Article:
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Lorna Burdsall: Dancing From Connecticut to Cuba

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Lorna Burdsall (’54, dance) wrote in her high-school yearbook that she hoped “to travel, write a book and then settle in the country.” It all came true, she wryly observed years later—“I didn’t say what country!”

Lorna Burdsall demonstrating Limón technique in New York in the mid-1950s.

(Photo by Bachrach)

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How a doctor’s daughter raised in New London, Conn., established modern dance in Cuba (and became at least tangentially involved in the revolution) is a story engagingly told in Burdsall’s self-published memoirMore Than Just a Footnote: Dancing From Connecticut to Revolutionary Cuba (2001). An illness made Burdsall unavailable for an interview, but her words from the book, quoted here, reveal a remarkable woman.

Her “very creative mother,” a lab technician who was also “an excellent character actress,” dressed up her daughters for photographs in handmade costumes. Young Lorna and her best friend would “traipse through the park” wearing Civil War costumes from the attic, “pretending we were living in the horse-and-buggy days.” Performances by visiting ballet companies and orchestras fueled her passion.

A self-described “immature, rebellious 17-year-old,” Burdsall spent a year at Green Mountain Junior College in Vermont before transferring to George Washington University, staying an extra year to earn a master’s in psychology. But there were no jobs without a doctorate, so she taught dance at William and Mary College in Virginia—where she first witnessed segregation. Burdsall choreographed for and danced in recitals, Restoration plays, even a documentary for RKO (Sweet Land of Liberty), but quit after her third year of teaching when she was not allowed to bring her white students to perform at a local black high school.

Abroad in 1953 for the first time at 25, Burdsall spent a month in Trinidad and Tobago with dancer/anthropologist Pearl Primus, who took 10 people to help her with research in exchange for African dance classes. Burdsall’s letters home reflect total immersion in an exotic experience that whetted her appetite for more Caribbean culture.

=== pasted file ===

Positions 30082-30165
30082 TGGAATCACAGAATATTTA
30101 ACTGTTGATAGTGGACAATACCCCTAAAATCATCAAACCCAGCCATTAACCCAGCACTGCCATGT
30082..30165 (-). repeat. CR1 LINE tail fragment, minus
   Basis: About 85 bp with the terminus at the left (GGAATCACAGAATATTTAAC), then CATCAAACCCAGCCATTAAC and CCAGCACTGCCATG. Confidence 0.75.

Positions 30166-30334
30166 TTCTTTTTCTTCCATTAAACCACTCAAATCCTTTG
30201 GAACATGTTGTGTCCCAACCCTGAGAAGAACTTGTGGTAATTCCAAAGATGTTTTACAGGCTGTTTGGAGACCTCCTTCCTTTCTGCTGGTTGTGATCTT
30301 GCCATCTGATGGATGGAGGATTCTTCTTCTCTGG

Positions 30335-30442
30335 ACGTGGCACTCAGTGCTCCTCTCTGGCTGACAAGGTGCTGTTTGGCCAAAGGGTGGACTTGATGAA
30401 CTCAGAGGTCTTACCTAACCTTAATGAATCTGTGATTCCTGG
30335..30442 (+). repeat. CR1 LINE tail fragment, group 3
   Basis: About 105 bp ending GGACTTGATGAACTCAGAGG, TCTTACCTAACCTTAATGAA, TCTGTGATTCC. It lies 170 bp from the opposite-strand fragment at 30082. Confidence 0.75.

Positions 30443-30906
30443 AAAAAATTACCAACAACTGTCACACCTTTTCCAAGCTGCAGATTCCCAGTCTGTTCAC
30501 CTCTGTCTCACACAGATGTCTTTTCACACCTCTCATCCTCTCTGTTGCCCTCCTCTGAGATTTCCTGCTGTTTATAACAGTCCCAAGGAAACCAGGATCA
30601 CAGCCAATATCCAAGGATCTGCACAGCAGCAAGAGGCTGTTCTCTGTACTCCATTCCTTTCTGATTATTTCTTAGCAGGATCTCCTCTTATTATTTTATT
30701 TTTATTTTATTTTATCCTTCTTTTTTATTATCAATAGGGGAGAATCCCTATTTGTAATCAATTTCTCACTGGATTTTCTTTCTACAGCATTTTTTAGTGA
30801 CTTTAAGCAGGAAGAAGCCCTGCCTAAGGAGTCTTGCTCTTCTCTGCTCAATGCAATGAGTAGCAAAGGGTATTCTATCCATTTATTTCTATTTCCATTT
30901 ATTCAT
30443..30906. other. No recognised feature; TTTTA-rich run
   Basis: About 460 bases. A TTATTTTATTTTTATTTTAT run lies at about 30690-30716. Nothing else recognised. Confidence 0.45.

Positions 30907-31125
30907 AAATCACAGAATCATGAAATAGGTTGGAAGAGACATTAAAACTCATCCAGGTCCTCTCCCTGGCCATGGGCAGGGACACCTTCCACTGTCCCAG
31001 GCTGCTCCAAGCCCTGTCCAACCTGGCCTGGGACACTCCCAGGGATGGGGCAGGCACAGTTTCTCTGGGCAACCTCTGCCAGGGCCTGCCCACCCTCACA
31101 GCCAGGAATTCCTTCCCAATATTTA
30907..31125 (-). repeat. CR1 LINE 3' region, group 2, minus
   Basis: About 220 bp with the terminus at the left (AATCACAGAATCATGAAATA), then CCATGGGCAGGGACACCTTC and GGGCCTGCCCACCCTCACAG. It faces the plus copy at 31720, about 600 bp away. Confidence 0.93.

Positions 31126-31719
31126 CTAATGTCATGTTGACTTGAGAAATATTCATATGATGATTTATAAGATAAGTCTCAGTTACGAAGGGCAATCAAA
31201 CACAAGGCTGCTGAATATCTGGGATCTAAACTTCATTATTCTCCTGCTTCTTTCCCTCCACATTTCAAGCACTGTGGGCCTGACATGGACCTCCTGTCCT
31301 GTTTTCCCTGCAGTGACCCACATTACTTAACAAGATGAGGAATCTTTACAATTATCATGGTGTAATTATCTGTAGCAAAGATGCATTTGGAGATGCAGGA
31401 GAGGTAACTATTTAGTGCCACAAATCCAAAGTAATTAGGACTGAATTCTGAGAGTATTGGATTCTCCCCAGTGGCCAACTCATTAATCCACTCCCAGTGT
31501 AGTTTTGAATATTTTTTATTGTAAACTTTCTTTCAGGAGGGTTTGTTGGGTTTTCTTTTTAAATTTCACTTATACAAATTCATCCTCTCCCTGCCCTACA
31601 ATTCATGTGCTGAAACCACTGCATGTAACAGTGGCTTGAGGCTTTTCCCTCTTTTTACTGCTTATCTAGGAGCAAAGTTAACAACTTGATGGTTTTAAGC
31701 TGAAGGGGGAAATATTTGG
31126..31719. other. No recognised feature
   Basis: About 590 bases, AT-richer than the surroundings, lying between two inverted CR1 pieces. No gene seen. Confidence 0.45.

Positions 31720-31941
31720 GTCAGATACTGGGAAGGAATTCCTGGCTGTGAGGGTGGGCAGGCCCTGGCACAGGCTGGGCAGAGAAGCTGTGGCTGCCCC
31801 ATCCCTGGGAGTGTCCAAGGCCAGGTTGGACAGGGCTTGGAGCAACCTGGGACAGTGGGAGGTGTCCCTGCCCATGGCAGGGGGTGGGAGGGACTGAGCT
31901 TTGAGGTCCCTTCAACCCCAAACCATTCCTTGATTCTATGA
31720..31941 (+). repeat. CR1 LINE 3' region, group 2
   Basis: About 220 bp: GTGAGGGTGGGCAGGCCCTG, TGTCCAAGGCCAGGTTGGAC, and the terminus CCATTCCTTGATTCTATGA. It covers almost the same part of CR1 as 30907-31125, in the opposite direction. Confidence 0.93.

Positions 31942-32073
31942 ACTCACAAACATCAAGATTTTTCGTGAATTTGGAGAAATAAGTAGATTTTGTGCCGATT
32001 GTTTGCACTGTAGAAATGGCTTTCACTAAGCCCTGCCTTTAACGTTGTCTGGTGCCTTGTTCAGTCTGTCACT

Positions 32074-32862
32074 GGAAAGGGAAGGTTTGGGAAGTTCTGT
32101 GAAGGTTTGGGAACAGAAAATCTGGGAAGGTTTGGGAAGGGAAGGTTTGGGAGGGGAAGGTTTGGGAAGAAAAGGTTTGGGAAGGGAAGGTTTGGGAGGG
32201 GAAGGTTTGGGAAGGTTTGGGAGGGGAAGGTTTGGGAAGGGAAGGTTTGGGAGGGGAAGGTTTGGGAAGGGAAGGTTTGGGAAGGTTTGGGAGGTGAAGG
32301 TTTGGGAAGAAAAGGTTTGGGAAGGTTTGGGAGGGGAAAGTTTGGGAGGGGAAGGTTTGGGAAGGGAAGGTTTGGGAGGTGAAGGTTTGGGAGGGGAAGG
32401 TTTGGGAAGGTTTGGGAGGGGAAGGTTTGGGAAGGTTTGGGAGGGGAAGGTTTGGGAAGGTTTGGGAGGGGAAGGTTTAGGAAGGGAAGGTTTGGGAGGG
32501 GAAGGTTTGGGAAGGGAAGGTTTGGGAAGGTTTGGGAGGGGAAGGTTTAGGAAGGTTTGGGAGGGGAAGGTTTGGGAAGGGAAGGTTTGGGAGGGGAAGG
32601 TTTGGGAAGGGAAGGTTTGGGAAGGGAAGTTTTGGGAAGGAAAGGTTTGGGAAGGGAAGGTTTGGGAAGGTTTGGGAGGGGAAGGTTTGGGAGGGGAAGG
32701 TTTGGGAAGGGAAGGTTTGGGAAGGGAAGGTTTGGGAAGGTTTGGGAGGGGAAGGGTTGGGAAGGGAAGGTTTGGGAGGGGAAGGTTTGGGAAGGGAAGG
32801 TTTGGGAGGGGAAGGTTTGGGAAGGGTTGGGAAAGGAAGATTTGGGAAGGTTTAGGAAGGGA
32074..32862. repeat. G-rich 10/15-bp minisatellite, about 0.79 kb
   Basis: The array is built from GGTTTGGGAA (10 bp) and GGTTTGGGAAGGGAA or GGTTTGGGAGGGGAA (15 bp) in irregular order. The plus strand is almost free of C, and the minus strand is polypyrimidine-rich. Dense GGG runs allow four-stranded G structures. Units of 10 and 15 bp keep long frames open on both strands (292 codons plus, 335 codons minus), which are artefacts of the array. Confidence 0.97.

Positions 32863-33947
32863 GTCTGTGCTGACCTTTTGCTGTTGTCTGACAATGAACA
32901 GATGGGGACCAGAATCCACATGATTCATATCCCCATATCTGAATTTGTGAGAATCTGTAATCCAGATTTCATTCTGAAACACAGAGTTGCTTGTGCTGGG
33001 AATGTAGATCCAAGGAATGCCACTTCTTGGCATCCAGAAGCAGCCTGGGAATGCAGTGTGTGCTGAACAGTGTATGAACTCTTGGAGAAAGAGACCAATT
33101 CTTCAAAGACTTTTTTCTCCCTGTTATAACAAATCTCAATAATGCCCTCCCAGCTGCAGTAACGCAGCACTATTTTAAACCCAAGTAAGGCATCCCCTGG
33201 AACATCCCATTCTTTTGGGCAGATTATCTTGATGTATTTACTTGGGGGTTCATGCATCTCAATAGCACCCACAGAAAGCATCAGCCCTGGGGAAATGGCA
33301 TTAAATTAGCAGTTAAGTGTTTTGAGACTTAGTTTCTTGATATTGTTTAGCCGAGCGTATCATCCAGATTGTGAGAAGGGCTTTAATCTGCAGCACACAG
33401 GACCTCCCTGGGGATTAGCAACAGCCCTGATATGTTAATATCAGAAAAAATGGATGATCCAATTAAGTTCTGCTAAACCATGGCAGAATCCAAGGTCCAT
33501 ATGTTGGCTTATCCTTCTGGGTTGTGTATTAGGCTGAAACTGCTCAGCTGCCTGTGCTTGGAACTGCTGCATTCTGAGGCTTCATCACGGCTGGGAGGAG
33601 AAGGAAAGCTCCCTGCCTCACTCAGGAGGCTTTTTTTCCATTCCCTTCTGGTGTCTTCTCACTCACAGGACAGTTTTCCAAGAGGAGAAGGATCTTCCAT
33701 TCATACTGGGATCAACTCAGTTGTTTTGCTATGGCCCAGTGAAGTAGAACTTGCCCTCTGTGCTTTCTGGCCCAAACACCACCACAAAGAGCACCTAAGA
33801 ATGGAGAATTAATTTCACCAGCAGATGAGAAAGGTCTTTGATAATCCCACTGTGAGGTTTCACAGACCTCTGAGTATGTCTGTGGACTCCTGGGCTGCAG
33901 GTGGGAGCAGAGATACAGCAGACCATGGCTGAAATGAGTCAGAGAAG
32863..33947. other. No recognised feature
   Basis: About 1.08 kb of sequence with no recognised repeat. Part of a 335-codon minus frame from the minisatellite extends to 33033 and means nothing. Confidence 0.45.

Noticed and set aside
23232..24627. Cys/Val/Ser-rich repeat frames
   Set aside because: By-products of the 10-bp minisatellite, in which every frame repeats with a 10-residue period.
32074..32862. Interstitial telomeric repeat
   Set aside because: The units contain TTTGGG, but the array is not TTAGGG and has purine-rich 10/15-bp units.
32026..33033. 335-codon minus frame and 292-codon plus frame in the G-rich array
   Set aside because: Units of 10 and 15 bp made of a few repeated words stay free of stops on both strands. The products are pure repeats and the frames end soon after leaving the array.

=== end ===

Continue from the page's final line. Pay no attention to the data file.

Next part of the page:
Back in New York, she took classes in Juilliard’s new Dance Division, whose faculty she knew from summers at the American Dance Festival in New London, and danced in revivals of works by Doris Humphrey at Juilliard.

At a Halloween festival at International House, Burdsall noticed a red-haired charmer dancing the mambo and “bet [a friend] a milkshake that the fellow was not Irish.” She won: he was a Cuban studying business administration at Columbia prior to taking over his family’s rum and beer distributing business. Two months later, Burdsall ran into Manuel Pineiro again and brought him to a friend’s party. Though neither fit the other’s expectations, the fascination and attraction deepened. They married secretly, and in the summer of 1955, she followed him to Cuba.

Burdsall was only dimly aware at first of her new husband’s involvement in the underground movement to overthrow Batista. As his stints in the mountains with Castro’s guerillas grew longer, she wandered the streets soaking up Cuban life (signing her letters home “Learning Lorna”) and taught dance classes. On a visit to her husband’s secret headquarters, Burdsall—dressed in linen and lace to deflect suspicion of rebel activity—arrived bedraggled and mud-spattered, to spend just a few hours with Manuel before his next mission. She awoke the next morning to find she had slept on a pile of grenades.

But the revolution Burdsall spearheaded was artistic. Cubans knew only ballet before her arrival (Alicia Alonso’s famous Ballet Nacional de Cuba); once Castro came to power in 1959 (with Pineiro serving as his chief of intelligence), the cultivating of Cuban culture took center stage. Burdsall taught at the National Dance School and was a founding member of Conjunto Nacional de Danza Moderna, which she eventually directed. The barely two-year-old company won acclaim on its first European tour in 1961. Burdsall was with the company (now Danza Contemporánea de Cuba) for nearly 20 years, and created numerous works reflecting the spirit of the Cuban people.

A humorous, 40-minute dance created in 1981 with a group of students in Burdsall’s living room (utilizing the army-surplus silk parachute that became her trademark) sparked the formation of a unique dance-image-theater company named after that first work: Así Somos (The Way We Are). Burdsall created avant-garde works that utilized props such as plastic barrels illuminated with flashlights for striking effects, and introduced roasted pumpkin seeds to her audience from baskets onstage (resulting in at least one magazine interview). Performing mostly in small venues, Así Somos even appeared at California’s Stanford University and at the Mexican Biennial. Burdsall’s granddaughter Gabriela—a dancer with Danza Contemporánea “who appears to be the very reincarnation of myself,” writes Burdsall—now runs Así Somos.

Last May, Burdsall (featured in John Anderson’s 1999 film, From Cuba With Love) was awarded the 2008 Cuban National Dance Prize. Now 80, she has mentored and inspired generations of dancers.

 

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